This bomb was made by General Dynamics at its plant in Garland, Texas. In 2017, bombs from this factory made their way to resupply the arsenal of Saudi Arabia, whose free-fall bombs were getting low as a result of the war on Yemen. General Dynamics made millions of dollars on this sale. This same type of bomb was used in the Saudi strike on the funeral in Sanaa in 2016. US weapons firms have made hundreds of billions of dollars selling weaponry to Saudi Arabia and the UAE.
US Secretary of Defense Jim Mattis said he had sent a three-star general to lead an internal investigation into “what happened.”
But what happened is well known and has been well known for a very long time.
Last November, a 30-year veteran of the US Central Intelligence Agency, Bruce Riedel, described Saudi Arabia’s war on Yemen as a “quagmire.” He said it had become the “worst humanitarian catastrophe in the world” and that if the Saudi blockade continued, “50,000 children could die in Yemen.”
A year before that, Riedel pointed his finger directly at Washington and London. In April 2016, he said frankly, “If the United States of America and the United Kingdom tonight told King Salman [of Saudi Arabia] that this war [on Yemen] has to end, it would end tomorrow, because the Royal Saudi Air Force cannot operate without American and British support.”
In other words, any war crime committed in Yemen by the Saudis and the Emiratis is a war crime committed by the governments in London and Washington, which continue to supply these monarchies with billions of dollars’ worth of deadly weaponry that can be used to kill children on a school trip.
Exit from this war?
On September 6, the various parties to this war will go to Geneva to try to restart impossible talks. The contending Yemeni parties have said they will come to the table. It is obvious that this war is seen by Saudi Arabia and the UAE as a way to weaken Iran, although Iran’s actual role in Yemen is dubious. Nonetheless, Iran has said it awaits an invitation from the UN to come to Geneva. It would like to hold face-to-face talks with its adversaries, with the UN as arbiter.
Iran has submitted a four-point plan to give the talks some heft, including an end to the aerial bombardments and an immediate ceasefire. But there is no stomach in Saudi Arabia to take Iran’s offer seriously.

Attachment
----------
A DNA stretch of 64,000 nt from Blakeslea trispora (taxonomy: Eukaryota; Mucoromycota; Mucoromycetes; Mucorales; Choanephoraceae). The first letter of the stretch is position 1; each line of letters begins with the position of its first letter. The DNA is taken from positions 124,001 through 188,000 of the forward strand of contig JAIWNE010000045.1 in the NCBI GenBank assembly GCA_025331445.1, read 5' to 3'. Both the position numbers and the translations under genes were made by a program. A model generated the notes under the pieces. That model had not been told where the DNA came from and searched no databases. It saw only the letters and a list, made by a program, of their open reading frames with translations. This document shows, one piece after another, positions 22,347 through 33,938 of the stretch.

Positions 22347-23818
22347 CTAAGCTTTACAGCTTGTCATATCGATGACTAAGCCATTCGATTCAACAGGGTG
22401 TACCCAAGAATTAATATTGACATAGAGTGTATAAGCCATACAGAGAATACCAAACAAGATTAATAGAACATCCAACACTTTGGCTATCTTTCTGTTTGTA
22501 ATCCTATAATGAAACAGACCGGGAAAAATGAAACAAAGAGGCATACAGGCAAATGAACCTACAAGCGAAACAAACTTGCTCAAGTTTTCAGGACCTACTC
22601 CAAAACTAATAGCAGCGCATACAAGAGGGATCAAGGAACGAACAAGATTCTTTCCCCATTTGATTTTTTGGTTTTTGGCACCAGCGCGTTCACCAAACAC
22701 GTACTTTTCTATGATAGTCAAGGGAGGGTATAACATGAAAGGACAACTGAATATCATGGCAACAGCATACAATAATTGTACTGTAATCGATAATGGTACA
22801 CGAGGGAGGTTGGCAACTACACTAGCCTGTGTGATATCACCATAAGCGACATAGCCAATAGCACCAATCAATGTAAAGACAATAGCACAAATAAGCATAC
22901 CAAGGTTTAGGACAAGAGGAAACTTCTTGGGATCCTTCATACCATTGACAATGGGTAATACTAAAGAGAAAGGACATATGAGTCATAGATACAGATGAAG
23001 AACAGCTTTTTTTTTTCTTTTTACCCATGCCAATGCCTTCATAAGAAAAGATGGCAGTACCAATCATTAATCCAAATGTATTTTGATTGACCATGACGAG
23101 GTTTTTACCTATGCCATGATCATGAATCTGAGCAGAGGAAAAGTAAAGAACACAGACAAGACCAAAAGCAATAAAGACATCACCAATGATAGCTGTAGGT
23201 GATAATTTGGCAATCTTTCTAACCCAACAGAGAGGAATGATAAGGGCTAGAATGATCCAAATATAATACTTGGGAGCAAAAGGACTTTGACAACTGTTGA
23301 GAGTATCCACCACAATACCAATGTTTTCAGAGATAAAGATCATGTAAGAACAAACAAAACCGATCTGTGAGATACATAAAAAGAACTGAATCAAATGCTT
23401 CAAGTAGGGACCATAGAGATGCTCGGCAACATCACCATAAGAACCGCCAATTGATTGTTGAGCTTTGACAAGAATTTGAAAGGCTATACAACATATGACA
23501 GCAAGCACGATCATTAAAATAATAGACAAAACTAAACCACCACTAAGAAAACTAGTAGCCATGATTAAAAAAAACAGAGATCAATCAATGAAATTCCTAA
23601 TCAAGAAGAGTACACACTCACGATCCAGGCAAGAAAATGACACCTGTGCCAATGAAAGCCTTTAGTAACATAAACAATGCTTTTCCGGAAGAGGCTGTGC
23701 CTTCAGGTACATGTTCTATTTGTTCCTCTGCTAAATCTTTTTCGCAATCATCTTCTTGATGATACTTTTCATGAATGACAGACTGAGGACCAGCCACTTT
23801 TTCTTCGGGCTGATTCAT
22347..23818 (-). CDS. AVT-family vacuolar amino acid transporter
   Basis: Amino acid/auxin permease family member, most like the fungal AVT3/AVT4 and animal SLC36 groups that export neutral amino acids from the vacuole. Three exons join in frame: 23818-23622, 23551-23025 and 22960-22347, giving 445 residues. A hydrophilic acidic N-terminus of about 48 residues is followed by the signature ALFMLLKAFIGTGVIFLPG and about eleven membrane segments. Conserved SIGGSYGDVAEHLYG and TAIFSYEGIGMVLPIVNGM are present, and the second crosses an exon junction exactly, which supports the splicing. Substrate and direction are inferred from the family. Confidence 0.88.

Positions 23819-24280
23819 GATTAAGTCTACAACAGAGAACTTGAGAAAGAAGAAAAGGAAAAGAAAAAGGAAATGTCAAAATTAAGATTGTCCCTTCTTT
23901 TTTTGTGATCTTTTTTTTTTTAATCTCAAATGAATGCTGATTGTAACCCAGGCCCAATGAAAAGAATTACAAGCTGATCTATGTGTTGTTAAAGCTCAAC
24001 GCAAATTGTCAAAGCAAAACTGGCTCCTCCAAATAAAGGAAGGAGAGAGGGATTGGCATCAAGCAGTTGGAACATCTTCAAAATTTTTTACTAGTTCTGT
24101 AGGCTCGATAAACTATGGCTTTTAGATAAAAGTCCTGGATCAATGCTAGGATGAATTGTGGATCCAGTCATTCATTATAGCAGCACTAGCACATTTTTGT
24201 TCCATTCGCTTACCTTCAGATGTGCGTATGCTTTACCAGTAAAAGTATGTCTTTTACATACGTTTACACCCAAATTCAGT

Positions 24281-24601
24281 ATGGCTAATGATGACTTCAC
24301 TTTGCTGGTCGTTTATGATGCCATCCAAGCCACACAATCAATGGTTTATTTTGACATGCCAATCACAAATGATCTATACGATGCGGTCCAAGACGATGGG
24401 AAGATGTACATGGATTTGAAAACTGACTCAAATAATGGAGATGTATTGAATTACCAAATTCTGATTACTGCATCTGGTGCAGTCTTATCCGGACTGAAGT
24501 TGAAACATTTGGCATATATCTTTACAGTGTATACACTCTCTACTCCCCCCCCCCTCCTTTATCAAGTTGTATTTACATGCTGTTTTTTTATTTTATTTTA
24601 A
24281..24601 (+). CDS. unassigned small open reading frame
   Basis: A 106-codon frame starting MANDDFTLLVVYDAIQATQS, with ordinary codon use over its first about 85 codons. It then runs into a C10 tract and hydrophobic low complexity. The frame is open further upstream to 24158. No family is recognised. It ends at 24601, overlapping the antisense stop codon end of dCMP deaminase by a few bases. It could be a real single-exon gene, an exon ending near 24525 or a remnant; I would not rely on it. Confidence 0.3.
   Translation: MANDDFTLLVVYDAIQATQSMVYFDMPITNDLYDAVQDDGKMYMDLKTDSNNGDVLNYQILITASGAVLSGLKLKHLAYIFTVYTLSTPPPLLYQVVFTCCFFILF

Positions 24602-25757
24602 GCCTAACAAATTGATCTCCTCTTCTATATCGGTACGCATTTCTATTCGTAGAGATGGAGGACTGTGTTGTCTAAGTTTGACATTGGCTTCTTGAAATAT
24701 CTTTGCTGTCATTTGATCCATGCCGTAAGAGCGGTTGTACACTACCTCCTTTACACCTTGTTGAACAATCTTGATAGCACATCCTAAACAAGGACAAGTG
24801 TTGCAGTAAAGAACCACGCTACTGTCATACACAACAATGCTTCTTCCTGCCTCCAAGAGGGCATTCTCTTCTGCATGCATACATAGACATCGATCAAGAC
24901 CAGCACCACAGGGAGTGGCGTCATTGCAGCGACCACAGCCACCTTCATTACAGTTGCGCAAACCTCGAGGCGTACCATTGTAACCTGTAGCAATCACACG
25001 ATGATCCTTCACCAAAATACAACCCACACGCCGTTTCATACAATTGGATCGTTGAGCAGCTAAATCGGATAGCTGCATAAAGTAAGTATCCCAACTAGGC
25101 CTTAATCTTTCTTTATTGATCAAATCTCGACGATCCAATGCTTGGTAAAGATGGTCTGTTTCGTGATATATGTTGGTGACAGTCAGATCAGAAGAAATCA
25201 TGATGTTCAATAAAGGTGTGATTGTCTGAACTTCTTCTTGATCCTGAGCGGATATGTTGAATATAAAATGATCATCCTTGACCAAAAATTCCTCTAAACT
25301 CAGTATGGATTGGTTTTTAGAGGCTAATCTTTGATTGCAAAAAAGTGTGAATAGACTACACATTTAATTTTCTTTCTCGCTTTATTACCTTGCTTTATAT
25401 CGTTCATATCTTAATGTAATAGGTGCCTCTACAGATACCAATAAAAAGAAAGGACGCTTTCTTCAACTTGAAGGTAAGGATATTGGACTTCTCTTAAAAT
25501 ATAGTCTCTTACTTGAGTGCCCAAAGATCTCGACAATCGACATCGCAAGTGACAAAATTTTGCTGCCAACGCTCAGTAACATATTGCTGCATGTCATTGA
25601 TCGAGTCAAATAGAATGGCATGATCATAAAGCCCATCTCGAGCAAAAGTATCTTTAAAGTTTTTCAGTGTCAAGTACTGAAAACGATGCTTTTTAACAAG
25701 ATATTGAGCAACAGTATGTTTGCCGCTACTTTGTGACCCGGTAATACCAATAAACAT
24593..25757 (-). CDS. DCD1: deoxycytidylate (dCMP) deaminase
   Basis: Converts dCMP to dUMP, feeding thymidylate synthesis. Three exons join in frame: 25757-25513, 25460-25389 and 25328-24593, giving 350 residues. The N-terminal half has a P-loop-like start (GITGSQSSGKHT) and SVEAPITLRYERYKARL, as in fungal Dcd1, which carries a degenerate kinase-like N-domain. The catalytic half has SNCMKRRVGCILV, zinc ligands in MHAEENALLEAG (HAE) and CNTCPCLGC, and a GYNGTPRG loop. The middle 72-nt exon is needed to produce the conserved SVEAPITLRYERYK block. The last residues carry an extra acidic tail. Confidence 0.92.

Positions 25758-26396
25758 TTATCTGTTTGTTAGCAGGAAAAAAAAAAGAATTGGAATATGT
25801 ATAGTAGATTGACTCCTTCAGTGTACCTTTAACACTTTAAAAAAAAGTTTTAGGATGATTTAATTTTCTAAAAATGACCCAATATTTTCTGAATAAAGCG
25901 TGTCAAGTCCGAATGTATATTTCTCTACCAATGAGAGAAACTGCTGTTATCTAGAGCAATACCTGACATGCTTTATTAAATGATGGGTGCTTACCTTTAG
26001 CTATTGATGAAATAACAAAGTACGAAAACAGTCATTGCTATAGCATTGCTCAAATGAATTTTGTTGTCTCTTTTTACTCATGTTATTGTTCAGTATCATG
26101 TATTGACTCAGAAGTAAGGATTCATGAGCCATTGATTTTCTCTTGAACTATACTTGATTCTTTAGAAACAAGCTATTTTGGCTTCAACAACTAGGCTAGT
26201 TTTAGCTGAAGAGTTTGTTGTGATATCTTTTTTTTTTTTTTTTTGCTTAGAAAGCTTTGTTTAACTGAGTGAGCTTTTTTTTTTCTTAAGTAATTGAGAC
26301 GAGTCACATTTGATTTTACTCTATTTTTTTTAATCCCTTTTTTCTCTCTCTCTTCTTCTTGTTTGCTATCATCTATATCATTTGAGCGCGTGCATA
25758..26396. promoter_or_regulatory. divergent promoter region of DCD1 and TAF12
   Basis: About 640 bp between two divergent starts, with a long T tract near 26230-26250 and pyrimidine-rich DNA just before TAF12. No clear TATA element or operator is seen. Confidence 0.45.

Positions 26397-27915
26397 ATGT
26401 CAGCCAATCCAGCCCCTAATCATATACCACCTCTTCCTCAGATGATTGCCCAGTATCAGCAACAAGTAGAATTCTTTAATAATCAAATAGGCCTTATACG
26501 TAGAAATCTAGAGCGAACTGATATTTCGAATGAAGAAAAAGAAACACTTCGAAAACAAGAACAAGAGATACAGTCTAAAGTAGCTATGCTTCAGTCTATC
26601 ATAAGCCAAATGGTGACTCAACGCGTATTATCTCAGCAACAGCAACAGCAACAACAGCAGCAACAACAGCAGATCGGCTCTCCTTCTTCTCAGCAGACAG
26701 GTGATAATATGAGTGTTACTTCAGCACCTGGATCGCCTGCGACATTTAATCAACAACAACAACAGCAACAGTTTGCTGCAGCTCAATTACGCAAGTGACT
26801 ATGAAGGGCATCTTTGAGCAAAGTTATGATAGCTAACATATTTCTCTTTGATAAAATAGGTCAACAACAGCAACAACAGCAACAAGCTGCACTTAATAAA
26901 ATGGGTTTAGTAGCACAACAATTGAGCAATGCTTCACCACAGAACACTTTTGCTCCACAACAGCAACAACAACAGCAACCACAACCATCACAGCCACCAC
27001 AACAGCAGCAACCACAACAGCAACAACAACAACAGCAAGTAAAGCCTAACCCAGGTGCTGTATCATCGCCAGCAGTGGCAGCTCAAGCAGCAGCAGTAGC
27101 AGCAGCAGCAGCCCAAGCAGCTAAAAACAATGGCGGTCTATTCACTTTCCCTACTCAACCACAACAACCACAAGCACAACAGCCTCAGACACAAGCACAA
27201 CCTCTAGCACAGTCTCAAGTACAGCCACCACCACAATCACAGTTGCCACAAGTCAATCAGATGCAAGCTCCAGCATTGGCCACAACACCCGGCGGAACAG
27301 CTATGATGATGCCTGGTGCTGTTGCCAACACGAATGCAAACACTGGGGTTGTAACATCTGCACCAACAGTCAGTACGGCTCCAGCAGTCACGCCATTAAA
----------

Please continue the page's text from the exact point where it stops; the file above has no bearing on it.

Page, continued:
In a recent article, Riedel says this war in Yemen is the “signature foreign-policy initiative” of King Salman and his son, Crown Prince and Defense Minister Mohammed bin Salman. “The crown prince,” Riedel writes bluntly, “has blemished his reputation by the reckless decision to intervene in Yemen and the humanitarian catastrophe it created.”
It is unlikely that Saudi Arabia, absent serious external pressure, will stop this war. The integrity of the current king and his son – and in many ways the monarchy itself – is enveloped in this war.
Pressure will not come from the US government. It is happy enough to see its weapons dealers make enormous profits – the kind of “Made in America” that pleases President Donald Trump. In the United Nations Security Council, the US pressured the members not to demand an independent inquiry. All that was asked for was a “credible” investigation. That means there will be no real investigation, as there was none for the Sanaa funeral bombing in 2016.
Staff members at UNICEF, meanwhile, have been heartbroken. The children had UNICEF backpacks, part of the aid that keeps the country from total breakdown. “There’s obviously a war on children,” said Juliette Touma of UNICEF.
This is the hour when children die. This is the hour when adults fail them, the hour of bombings and impossible negotiations.
This article was produced by Globetrotter, a project of the Independent Media Institute.